Arrow-right Camera

The Spokesman-Review Newspaper The Spokesman-Review

Friday, May 24, 2019  Spokane, Washington  Est. May 19, 1883
Clear Night 53° Clear

Staff news stories

Jim Camden

Jim Camden

Jim Camden joined The Spokesman-Review in 1981. He is currently the political reporter and state government reporter in the newspaper's Olympia bureau office.

jimc@spokesman.com
(509) 879-7461
Facebook Twitter

TUESDAY, APRIL 4, 1995

News >  Spokane

Wppss May Have Violated Safety Rules At Hanford N-Plant

Washington state's only commercial nuclear plant may have violated safety rules, a federal agency said Monday. Inspectors for the Nuclear Regulatory Commission said they found four possible violations this year at a reactor operated by the Washington Public Power Supply System on the Hanford Nuclear Reservation. The possible violations revolve around the emergency ventilation system at WPPSS No. 2 control room, which is supposed to make sure that plant operators have a safe area during an emergency.

SATURDAY, MARCH 25, 1995

News >  Spokane

Fairchild Court-Martial Hinges On Release Of Secret Safety Report

Parts of a secret report on the crash of Fairchild's last B-52 must be released before the trial of a former commander can begin, a military judge ruled Friday. Col. James Van Orsdol said he expected a decision from Air Force officials by April 18 on releasing some 50 pages from the report.

FRIDAY, MARCH 24, 1995

THURSDAY, MARCH 23, 1995

News >  Spokane

Judge Asks For B-52 Crash Report Court-Martial Of Pellerin Hangs On Secretary’s Decision

A military judge wants parts of a secret investigation into last June's fatal B-52 crash given to attorneys defending the officer held responsible for the accident. The decision on whether to release the information from a confidential report will be made by Air Force Secretary Sheila Widnall. If Widnall refuses, the court-martial of Col. William Pellerin on charges of dereliction of duty could be dropped, an Air Force spokesman said.

SUNDAY, MARCH 19, 1995

WEDNESDAY, MARCH 15, 1995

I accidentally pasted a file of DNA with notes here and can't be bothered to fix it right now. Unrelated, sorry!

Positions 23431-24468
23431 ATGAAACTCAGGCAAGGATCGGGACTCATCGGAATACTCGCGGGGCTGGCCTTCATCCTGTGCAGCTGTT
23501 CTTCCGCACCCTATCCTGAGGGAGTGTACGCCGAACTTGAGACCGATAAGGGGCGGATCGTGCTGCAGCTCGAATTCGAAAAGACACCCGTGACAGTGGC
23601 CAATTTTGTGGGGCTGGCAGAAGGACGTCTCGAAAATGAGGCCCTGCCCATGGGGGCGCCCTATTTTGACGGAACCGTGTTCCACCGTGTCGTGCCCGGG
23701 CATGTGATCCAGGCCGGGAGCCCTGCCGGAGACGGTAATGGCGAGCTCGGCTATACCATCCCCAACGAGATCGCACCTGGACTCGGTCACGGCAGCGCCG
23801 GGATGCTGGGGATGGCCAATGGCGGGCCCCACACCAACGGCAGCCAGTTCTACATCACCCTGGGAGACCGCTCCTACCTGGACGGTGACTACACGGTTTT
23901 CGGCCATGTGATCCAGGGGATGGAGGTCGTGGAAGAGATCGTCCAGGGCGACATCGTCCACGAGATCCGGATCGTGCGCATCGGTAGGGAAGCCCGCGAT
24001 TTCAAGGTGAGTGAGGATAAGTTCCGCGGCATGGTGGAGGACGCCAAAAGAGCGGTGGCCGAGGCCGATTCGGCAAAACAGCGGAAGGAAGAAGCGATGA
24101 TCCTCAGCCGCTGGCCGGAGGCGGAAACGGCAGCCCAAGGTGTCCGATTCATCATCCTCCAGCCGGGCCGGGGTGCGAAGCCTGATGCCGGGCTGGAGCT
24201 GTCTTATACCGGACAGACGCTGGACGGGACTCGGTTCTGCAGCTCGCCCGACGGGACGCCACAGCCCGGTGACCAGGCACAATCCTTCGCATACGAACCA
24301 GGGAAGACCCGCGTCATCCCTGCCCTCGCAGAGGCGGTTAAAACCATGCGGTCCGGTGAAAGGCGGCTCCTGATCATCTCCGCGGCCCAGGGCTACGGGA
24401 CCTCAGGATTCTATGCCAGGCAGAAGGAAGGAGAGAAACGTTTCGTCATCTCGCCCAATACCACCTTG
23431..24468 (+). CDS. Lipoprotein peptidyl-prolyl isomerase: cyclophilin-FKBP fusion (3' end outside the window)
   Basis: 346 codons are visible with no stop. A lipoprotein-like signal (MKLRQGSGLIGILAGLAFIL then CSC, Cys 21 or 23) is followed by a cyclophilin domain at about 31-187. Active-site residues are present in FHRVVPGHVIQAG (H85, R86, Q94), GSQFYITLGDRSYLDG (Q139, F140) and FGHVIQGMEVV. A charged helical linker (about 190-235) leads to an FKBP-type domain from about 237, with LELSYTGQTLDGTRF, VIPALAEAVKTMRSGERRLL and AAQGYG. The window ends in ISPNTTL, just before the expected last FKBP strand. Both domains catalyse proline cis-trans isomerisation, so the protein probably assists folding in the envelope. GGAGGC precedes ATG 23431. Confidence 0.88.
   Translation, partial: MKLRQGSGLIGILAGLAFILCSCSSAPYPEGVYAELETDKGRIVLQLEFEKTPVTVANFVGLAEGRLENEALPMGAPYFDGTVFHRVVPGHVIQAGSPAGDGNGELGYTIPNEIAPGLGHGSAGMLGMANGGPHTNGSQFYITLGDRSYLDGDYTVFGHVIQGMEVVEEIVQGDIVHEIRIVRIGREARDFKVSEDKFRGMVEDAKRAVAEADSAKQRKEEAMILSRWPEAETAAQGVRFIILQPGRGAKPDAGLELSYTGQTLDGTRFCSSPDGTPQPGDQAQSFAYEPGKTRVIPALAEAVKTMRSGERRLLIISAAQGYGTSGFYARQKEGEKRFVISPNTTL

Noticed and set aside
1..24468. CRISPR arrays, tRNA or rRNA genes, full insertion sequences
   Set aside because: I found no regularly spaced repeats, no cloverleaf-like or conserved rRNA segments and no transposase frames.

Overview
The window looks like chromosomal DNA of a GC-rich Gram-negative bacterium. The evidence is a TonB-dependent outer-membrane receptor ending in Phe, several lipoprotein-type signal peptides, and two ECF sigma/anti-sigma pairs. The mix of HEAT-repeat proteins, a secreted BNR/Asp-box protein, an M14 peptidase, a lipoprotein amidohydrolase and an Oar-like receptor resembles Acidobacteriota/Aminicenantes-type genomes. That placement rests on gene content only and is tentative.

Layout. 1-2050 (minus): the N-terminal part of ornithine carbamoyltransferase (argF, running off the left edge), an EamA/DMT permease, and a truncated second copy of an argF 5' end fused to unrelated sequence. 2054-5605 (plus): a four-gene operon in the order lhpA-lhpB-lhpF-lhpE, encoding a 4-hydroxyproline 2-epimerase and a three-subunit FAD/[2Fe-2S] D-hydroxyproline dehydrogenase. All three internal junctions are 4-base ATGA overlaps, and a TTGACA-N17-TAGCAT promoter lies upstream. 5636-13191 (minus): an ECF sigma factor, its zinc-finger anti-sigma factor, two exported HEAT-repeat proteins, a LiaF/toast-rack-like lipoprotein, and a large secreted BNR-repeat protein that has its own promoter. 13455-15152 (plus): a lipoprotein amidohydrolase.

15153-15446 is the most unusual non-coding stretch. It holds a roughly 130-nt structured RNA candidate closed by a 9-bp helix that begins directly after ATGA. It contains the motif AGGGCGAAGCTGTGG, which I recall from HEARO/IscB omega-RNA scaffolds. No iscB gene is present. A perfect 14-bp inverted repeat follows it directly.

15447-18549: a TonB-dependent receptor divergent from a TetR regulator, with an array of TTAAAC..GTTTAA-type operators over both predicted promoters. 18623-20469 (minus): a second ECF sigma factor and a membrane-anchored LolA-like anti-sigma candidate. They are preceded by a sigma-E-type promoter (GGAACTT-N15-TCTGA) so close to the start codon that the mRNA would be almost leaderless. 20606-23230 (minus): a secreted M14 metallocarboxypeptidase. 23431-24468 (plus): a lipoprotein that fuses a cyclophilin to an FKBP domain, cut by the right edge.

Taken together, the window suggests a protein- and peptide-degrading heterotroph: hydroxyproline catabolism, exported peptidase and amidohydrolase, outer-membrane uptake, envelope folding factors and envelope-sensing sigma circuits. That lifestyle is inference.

News >  Spokane

Task Force Ready To Defend Base

Spokane business and government leaders aren't relaxing even though Fairchild was among bases rated highest by Air Force evaluators. Leaders of a special "Keep Fairchild Flying" task force said Tuesday some old or incorrect information still could cause the West Plains base to be considered for closure.

FRIDAY, MARCH 10, 1995

News >  Spokane

Court-Martial Of Former Fairchild Officer Delayed Pellerin’s Attorney Wants To See Safety Report Being Withheld By Air Force Secretary

The court-martial of a high-ranking Air Force officer is being delayed indefinitely because defense attorneys want to read a secret report on the fatal crash of Fairchild's last B-52. Air Force Secretary Sheila Widnall has "asserted secretarial privilege and declined to release the safety report," a spokesman for the 12th Air Force said Thursday.

WEDNESDAY, MARCH 8, 1995

TUESDAY, MARCH 7, 1995

News >  Spokane

Presidential Candidates To Visit Spokane After Contenders Debate, Their Names Will Be Placed On Municipal Ballot

Presidential candidates are expected to visit Spokane in October to take part in a nationally televised debate on environmental issues. The debate, scheduled for Oct. 22 in the Ag Trade Center, is part of City Vote, a national straw poll that will be the first ballot-box test for White House "wannabes." Candidates' names will appear on Nov. 7 municipal ballots in participating cities.

FRIDAY, MARCH 3, 1995

News >  Nation/World

Craig Laments Narrow Defeat